Enter The Return of Swamp Thing. Based on characters from the DC comic where Swamp Thing is basically Captain Planet without the kids and rings. there are also things like the Rotworld story-line, wherein Swamp Thing—as an avatar of “The Green”, and Animal Man—as an avatar of “The Red”, are tasked by The Parliament of Trees and The Parliament of Limbs, respectively, to team up to defeat Dr. Anton Arcane and “The Rot”. It’s trippy and nightmarish, Lovecraftian even, as it features animals and humans being turned inside out. It is good. Most importantly it feels more like a horror story than a superhero one.
Point being, I view Swamp Thing in a different light, as in my experience he’s portrayed as less of a hero and more of a pile of vegetable matter that just happens to be an elemental entity of balance. That entire point is moot however, since we are talking about Wynorski’s The Return of Swamp Thing.
Hello, all! My name is ReelRat, or just simply “Rat”, and I’m thrilled to be the newest contributor to CINEMASLICE.
I will be your resident schlock and extreme horror expert, and I will provide your eyes with reviews of the sort you have likely never seen before in an all new column entitled “Schlock Du Jour!” I was asked to introduce myself to you all, so I asked myself, “What is the most ‘Rat’ way to do this?” And I came up with a solution…
See, last year I interviewed myself in some sorta self-servicing bullshit, with the hopes that it would fend off a midlife crisis as I turned 30. I figured I’d pry inward to find out if introspection was the best medicine. That interview went unpublished, but I have updated my answers and added a couple new questions so you may best get to know me. I offer that to you now in the hopes that you will accept me.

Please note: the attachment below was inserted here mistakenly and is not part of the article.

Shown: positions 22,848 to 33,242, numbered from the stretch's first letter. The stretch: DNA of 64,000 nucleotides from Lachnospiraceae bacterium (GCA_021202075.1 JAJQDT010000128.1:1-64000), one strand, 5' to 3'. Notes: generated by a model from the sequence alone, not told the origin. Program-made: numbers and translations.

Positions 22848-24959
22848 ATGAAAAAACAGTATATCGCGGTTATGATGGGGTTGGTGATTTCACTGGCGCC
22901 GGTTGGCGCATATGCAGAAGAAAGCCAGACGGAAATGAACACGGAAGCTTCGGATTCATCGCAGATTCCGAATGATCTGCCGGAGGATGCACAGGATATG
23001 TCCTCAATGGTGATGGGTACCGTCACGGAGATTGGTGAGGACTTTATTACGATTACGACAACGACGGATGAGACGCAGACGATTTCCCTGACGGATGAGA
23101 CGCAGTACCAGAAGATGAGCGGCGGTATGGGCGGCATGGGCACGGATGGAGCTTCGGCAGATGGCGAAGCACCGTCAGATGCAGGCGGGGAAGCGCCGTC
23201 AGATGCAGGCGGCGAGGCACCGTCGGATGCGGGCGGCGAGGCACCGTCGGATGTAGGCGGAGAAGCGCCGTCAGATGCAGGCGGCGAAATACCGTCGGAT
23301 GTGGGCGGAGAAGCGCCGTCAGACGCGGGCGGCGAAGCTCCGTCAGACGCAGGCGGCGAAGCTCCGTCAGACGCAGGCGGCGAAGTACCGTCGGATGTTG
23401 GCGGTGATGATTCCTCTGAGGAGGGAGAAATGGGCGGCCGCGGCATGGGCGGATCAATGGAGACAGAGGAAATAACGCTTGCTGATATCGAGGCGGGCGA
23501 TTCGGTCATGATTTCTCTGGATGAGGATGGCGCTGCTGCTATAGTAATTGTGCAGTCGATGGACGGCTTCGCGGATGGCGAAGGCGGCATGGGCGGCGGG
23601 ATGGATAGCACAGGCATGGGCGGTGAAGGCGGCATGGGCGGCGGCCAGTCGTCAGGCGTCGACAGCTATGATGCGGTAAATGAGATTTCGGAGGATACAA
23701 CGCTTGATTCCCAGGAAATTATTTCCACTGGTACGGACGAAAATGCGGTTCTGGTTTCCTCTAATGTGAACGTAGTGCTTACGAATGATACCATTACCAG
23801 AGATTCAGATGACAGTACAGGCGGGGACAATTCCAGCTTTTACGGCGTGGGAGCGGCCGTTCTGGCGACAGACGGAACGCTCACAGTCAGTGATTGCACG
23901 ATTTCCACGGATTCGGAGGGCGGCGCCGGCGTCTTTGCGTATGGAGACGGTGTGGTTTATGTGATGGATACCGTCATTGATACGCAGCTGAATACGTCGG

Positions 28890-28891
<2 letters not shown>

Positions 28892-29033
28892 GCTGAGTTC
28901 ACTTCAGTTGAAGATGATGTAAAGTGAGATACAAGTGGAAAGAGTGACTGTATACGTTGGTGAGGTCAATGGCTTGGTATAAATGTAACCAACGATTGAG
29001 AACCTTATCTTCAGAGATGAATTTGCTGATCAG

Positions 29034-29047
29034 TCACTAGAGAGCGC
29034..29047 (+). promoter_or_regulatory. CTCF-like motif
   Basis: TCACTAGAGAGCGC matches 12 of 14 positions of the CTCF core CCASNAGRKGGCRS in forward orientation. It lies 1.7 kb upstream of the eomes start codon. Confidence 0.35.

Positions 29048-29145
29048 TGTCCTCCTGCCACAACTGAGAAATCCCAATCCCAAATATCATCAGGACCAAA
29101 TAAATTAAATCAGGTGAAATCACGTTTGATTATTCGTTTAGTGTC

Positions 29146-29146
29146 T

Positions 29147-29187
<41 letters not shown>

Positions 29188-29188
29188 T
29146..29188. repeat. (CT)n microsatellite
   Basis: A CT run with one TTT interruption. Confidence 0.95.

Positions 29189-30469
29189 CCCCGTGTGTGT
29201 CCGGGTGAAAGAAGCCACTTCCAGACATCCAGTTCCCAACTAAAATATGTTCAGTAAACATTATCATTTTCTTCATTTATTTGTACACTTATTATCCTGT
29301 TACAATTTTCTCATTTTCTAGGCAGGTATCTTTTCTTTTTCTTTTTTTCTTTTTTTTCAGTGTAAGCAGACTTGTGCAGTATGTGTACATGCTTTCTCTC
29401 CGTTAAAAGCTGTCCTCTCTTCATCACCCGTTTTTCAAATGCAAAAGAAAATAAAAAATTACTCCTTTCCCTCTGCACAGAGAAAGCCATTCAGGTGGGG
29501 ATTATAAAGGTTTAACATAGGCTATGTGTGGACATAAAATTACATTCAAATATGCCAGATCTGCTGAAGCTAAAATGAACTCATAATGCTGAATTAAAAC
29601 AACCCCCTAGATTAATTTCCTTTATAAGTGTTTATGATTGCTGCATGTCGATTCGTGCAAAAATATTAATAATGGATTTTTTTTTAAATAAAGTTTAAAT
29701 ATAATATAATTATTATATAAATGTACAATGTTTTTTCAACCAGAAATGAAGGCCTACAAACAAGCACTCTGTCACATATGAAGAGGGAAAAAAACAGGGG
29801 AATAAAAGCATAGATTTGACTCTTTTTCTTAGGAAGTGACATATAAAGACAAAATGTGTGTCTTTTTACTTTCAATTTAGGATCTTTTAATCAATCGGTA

Rat on Rat:
To begin, let’s start at the end. By that I mean let’s talk about your sign-off. You end each review the same way. “Stay slime, and be rad at all times.” What exactly does that mean?
So, my sign-off is both a motto and an aesthetic. It’s basically like that famous line from Bill & Ted: “Be excellent to each other, and party on dudes!” It’s a beacon of positivity. Stay slime = stay cool. Radness goes beyond coolness in my definition as it encompasses much more, including an emphasis on kindness.
Why do you go by “Rat”
This actually goes back to the last question. Rat is a simplified version of the acronym for “rad at all times”. I’ve adopted that name within many circles as a reminder to be the embodiment of my motto. I want to make an impression, but also spread positivity. In addition, it’s a nice scummy, sleazy name. Across the internet you’ll find things authored by me under the names Rat, Reel Rat, Rat Ross, Elliot Ross, Elliot Ian Ross, and even Elliot “Reel Rat” Ross. I’ve been thinking of dropping the whole “Rat” moniker, but I don’t know yet.
Aww, but I like it! Your weekly column for The Basement on a Hill is “Schlock & Gore”, which you’ve been writing now for over 40 weeks. Could you tell us a bit about that?
45 weeks, actually! Schlock & Gore is my baby. When I was asked to write for The Basement, my mind immediately went to a review column. But with all of the review columns out there, why would anyone give one, let alone two shits about mine? The wheels spun a hair longer and I decided that I would lean hard into my niche specialty of weird, obscure, low-budget, and extreme films. I am thrilled to now be writing for CINEMASLICE as well. My column here will be called Schlock Du Jour!